Income has fallen so badly that 90 of its 1,100 staff are being cut.
And yet the spending on lawyers is still enormous. Accounts from last year show that the RSPCA used £8.7 million of its outgoings of £120 million on prosecutions.
At what point does this stop being an animal welfare concern and start to become a subsidiary of London’s Temple?
RSPCA supporters include many Mail readers who have a proud and honourable record of supporting animal welfare causes. I myself used to give money to the RSPCA, and as a boy I was an avid reader of its magazine for youngsters, Animal Ways.
As the owner of two dotty terriers, I hope I could never be accused of being an animal hater. I do not hunt. I have ridden only a couple of times, one of which ended with me on my backside on terra firma after the pony in question kicked its hind legs in the air.
Love of animals is something plumbed deep into our British veins and that is no doubt why the Royal Family has, for more than a century, been happy to be associated with the charity.
Not that you will find much mention of the Royal Family (who, of course, are keen field-sports enthusiasts) in the RSPCA’s literature. It is rather bigger, these days, on mentions of ‘celebrity supporters’ such as the Baywatch actress Pamela Anderson and chatshow host Paul O’Grady, aka Lily Savage.
When we put our £5 notes (and much more in some cases) into those RSPCA collection statues shaped like waggy-tailed dogs, did we actually realise that the money was likely to be spent on long legal prosecutions?
Even if the answer is yes, did we expect the defendants (as happened in the Heythrop case when two hunt members were singled out alongside the hunt itself) to be elderly countrymen who plainly love horses and, whatever you might think about their attitude to foxes, clearly have a deep knowledge of animal husbandry?
Prominent friends of the RSPCA fear that the charity is in danger of going off the rails.
Conservative MP Bill Wiggin (Leominster), a former Shadow Agriculture Minister whose animal welfare work has been recognised by the RSPCA, says: ‘I have seen for myself some of the vital work the RSPCA does.
‘People want to think of RSPCA inspectors rescuing animals, especially dogs and cats, from cruelty and re-homing them. Donors would not want this sort of good work eclipsed by spending hard-won funds on lawyers.’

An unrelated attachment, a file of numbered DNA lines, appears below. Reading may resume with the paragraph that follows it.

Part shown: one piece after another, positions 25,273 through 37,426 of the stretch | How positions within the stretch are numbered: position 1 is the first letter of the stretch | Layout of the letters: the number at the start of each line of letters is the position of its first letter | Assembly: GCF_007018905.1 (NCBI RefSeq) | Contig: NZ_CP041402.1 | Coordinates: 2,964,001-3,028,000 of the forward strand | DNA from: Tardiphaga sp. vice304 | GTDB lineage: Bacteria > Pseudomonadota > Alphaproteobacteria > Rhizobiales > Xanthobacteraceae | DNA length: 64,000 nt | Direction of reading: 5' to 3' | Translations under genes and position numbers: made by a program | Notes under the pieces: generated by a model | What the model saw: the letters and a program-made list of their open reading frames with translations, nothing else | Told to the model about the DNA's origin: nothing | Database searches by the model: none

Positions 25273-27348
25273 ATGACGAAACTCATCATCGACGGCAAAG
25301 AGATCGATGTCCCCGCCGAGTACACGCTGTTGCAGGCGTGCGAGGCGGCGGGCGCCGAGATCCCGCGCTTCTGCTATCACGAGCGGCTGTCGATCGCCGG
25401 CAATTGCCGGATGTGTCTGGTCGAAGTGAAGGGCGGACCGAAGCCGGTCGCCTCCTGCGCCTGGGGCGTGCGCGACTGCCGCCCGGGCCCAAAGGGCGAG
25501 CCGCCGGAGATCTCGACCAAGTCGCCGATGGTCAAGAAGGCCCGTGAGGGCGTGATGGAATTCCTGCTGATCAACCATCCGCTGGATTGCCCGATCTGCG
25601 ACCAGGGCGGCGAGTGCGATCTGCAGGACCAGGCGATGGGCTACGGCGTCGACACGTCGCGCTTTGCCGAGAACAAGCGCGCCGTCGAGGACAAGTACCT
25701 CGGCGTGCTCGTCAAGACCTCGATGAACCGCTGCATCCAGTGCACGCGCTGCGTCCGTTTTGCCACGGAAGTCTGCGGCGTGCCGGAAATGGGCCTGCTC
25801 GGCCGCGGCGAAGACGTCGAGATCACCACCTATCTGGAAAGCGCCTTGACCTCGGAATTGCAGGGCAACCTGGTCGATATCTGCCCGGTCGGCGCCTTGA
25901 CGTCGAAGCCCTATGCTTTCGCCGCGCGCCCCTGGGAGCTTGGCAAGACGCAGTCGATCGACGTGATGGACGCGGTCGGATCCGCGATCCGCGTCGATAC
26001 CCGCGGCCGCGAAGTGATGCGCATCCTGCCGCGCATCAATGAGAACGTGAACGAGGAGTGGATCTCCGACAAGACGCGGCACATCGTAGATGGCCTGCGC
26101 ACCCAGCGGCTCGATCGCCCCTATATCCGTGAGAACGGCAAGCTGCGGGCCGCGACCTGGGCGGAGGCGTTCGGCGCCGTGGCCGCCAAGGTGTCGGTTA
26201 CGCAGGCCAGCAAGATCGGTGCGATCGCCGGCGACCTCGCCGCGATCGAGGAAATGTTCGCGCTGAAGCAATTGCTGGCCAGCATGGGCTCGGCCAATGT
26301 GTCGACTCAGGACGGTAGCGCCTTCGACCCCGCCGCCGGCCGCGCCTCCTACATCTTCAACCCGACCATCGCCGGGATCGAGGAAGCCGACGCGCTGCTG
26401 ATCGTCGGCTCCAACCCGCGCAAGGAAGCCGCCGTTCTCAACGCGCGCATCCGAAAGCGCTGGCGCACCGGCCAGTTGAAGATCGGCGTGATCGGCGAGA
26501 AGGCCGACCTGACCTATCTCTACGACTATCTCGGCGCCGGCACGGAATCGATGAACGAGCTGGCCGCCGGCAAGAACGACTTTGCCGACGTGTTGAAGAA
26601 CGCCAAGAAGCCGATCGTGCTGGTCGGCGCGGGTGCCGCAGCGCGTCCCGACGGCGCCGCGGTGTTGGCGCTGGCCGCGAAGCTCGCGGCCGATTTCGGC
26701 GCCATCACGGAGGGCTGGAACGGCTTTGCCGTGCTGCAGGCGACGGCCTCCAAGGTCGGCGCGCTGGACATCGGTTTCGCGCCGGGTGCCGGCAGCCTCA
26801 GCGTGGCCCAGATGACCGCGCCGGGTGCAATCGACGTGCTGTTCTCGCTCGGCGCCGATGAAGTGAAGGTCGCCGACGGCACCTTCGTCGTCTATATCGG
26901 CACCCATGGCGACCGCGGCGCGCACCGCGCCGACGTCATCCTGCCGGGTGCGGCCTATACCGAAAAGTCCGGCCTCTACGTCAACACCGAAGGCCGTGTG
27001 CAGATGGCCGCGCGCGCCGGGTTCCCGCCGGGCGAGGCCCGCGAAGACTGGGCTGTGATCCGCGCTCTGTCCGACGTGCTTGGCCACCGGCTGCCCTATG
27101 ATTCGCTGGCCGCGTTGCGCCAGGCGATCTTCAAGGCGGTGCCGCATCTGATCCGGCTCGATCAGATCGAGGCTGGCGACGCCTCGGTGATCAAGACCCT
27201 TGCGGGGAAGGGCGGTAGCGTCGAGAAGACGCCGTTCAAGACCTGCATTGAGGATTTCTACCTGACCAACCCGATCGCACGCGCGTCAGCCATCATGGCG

The editor of Dogs Today magazine recently said on the BBC that the RSPCA is finding it cannot uphold the Animal Welfare Act in the case of puppy farms — where some terrible allegations of cruelty have been made — because ‘they say they [the RSPCA] haven’t got the money to apply it’.
Should the RSPCA funds spent on the Heythrop prosecution, and on other cases harrying field-sports enthusiasts, not be devoted to harmless puppies rather than verminous foxes which (sorry, folks, but this is the truth of nature, red in tooth and claw) decapitate lambs and hens, not even bothering to lick the guts off their quivering bodies before loping away into darkness?
Although some animal rights professionals (and ‘professionals’ they often are) become highly vexed about fox hunting, are there not more serious problems for the RSPCA to address?
The problem of out-of-control dogs in cities, for instance, is something many MPs hear about from their constituents.
Bill Wiggin raises the recent, alarming rise in cases when blind people have had their guide dogs attacked in the street by savage ‘trophy’ dogs, often some form of pit-bull terrier. When this happens, guide dogs are not only often badly injured, but are sometimes left so traumatised that they can no longer do their work.
Is this not something for the RSPCA to spend its money on rather than the services of that bewigged scrivener at Furnival Chambers, London, that sophisticate of money-laundering law, Mr Jeremy Carter-Manning QC?


Revealed: RSPCA destroys HALF of the animals that it rescues - yet thousands are completely healthy
  • Shock figures reveal 3,400 animals put down for 'non-medical reasons'
  • Whistleblower claims she shot healthy dogs 'because there was no room'
  • Statistics show 10,000 fewer animals were rehomed in 2011
  • But charity's prosecutions of rogue pet owners leap 20 per cent
  • Countryside Alliance says charity should lose right to call itself Royal
The RSPCA destroys nearly half the animals it ‘rescues’ each year, with thousands being put down for non-medical reasons, shocking figures obtained by The Mail on Sunday reveal.
of those it took in – leading critics to claim that the organisation spends too much time on prosecuting cases of neglect.
The animal-welfare charity destroyed 53,000 animals last year – 44 per cent of those it took in – leading critics to claim that the organisation spends too much time on prosecuting cases of neglect and cruelty and not enough on finding new homes for animals.